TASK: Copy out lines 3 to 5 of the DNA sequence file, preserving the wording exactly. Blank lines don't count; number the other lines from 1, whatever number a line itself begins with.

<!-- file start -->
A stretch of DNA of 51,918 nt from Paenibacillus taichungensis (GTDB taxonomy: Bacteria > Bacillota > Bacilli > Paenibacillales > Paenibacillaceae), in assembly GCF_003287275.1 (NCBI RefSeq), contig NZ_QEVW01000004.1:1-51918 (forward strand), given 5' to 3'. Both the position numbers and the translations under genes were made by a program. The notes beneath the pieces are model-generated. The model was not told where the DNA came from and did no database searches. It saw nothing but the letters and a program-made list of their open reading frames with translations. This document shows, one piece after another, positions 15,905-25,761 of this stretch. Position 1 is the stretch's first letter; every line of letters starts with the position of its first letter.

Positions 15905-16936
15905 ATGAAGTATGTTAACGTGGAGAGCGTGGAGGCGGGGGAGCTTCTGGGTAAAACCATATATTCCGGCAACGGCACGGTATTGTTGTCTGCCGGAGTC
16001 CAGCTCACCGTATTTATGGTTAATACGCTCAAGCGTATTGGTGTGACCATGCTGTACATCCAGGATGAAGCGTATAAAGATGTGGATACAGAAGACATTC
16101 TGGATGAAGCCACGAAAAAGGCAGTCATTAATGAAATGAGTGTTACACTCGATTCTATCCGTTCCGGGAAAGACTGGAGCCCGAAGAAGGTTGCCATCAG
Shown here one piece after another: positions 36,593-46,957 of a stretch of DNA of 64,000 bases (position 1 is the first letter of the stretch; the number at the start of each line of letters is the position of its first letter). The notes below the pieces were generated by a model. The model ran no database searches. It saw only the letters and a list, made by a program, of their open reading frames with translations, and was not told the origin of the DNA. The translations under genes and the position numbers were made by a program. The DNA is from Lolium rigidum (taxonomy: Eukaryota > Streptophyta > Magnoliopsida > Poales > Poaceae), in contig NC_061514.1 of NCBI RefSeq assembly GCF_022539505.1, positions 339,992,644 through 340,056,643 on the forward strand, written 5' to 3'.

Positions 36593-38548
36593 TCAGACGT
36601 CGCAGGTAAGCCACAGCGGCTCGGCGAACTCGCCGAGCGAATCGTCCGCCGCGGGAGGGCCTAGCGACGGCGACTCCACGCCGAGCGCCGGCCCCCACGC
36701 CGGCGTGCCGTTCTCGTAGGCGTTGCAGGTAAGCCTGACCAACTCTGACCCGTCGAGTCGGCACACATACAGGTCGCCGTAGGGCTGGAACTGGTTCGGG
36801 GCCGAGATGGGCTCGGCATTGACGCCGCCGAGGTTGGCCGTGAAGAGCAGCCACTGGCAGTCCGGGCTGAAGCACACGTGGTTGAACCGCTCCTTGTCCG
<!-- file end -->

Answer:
15905 ATGAAGTATGTTAACGTGGAGAGCGTGGAGGCGGGGGAGCTTCTGGGTAAAACCATATATTCCGGCAACGGCACGGTATTGTTGTCTGCCGGAGTC
16001 CAGCTCACCGTATTTATGGTTAATACGCTCAAGCGTATTGGTGTGACCATGCTGTACATCCAGGATGAAGCGTATAAAGATGTGGATACAGAAGACATTC
16101 TGGATGAAGCCACGAAAAAGGCAGTCATTAATGAAATGAGTGTTACACTCGATTCTATCCGTTCCGGGAAAGACTGGAGCCCGAAGAAGGTTGCCATCAG